With their new record Hard Times are Relative, Jason Boland and the Stragglers stack the smart, road-ready outlaw country longtime fans have come to expect alongside creative risks that flirt with punk and psychedelic sounds. The 10-song collection is a rare blend of instantly gratifying and rewarding of closer listens – a definitively Stragglers accomplishment. "It's an upbeat album – a lot of fast songs, but it doesn't try to be fast," Boland says with characteristic insight. "It just sits in the pocket." Co-produced by the Stragglers, David Percefull, and Adam Odor, Hard Times are Relative is the band's ninth studio record overall.
All songs were recorded live to tape and without the use of any computers – now a Stragglers' hallmark. Upbeat steel guitar kicks off opener "I Don't Deserve You" before Boland's signature baritone thunders in, smooth and stronger than ever. When fellow sly honky-tonk champ Sunny Sweeney joins him in out-front harmonies, the two become the rootsy dream team you never knew you always wanted. The title track is a masterpiece: an epic story song about a young orphaned brother and sister depending on the land and one another. Rich details layered over strings paint a scene that's compelling and lush. "Right Where I Began" sounds like vintage Stragglers: clever wordplay and muscly guitars ready for two-steppers. Fiddle and vocal showcase "Searching for You" shows off harmonies that are downright divine.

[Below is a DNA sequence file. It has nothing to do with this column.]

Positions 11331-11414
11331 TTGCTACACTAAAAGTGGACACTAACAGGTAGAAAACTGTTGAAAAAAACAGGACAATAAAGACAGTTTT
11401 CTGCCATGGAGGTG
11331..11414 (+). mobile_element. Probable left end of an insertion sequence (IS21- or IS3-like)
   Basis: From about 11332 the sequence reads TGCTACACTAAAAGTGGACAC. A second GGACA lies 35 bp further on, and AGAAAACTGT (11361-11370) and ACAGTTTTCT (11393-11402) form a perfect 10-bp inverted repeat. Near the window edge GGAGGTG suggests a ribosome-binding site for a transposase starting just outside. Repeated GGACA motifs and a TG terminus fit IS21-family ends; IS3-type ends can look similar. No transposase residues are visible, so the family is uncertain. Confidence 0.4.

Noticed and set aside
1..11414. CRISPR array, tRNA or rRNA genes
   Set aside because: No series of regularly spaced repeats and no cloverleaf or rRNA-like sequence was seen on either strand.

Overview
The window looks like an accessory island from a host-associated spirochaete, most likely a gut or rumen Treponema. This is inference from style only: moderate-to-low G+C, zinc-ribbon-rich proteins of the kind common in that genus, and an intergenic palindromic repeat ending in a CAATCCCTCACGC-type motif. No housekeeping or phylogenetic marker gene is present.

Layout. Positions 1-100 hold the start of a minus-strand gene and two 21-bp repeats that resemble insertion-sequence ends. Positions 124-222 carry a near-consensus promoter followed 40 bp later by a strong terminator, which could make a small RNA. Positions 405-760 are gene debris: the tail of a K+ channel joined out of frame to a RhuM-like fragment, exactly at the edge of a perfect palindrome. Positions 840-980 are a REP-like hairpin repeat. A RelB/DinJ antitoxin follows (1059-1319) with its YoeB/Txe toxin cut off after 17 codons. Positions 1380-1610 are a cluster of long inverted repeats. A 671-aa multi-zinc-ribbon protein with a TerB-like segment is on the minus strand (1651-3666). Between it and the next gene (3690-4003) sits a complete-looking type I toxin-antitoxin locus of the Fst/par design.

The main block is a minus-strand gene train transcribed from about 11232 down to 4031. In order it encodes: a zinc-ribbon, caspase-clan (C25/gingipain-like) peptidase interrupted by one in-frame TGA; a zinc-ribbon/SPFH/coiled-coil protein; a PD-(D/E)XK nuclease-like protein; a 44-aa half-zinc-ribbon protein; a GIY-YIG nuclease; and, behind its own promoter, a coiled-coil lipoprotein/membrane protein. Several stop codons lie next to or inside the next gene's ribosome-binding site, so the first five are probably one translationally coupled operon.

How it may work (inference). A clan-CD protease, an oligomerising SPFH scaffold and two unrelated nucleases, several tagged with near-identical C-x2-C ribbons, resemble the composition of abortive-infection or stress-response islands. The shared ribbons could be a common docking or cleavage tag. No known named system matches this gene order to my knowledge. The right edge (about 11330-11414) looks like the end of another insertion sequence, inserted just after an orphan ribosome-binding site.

Crunchy guitars drive "Dee Dee OD'd" as Boland offers another round of wry observations. Easy gem "Going Going Gone" makes a solid argument for fiddle in rock-and-roll as Boland deftly turns a baseball metaphor into a classic leaving song. Gorgeous waltz "Do You Remember When" bemoans some of modern life's emphasis on disposability and the dismissal of heritage. Rollicking "Tattoo of a Bruise" picks up the same idea, and is tongue-in-cheek country doo-wop, fueled by fiddle, steel, and drums. "Predestined" challenges listeners as it soothes. The Randy Crouch-penned closer "Grandfather's Theme" picks up the record's recurring concepts of the ground's insistence on shifting, inevitability, and our complex relationship with the past.